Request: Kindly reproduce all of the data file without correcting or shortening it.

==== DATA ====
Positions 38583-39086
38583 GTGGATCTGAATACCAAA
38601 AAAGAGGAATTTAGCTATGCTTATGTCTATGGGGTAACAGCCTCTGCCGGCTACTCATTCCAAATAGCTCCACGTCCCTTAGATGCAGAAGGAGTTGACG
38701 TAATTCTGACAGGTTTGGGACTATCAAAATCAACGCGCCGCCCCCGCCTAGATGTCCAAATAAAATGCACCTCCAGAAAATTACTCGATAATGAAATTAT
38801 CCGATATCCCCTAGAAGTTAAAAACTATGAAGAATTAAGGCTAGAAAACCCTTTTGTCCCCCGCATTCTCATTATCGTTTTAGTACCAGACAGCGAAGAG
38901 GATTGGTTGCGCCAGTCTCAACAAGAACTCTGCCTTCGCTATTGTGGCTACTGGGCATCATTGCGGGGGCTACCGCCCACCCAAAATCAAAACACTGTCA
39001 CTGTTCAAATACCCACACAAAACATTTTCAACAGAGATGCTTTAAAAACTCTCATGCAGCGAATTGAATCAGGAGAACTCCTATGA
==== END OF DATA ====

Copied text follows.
Positions 38583-39086
38583 GTGGATCTGAATACCAAA
38601 AAAGAGGAATTTAGCTATGCTTATGTCTATGGGGTAACAGCCTCTGCCGGCTACTCATTCCAAATAGCTCCACGTCCCTTAGATGCAGAAGGAGTTGACG
38701 TAATTCTGACAGGTTTGGGACTATCAAAATCAACGCGCCGCCCCCGCCTAGATGTCCAAATAAAATGCACCTCCAGAAAATTACTCGATAATGAAATTAT
38801 CCGATATCCCCTAGAAGTTAAAAACTATGAAGAATTAAGGCTAGAAAACCCTTTTGTCCCCCGCATTCTCATTATCGTTTTAGTACCAGACAGCGAAGAG
38901 GATTGGTTGCGCCAGTCTCAACAAGAACTCTGCCTTCGCTATTGTGGCTACTGGGCATCATTGCGGGGGCTACCGCCCACCCAAAATCAAAACACTGTCA
39001 CTGTTCAAATACCCACACAAAACATTTTCAACAGAGATGCTTTAAAAACTCTCATGCAGCGAATTGAATCAGGAGAACTCCTATGA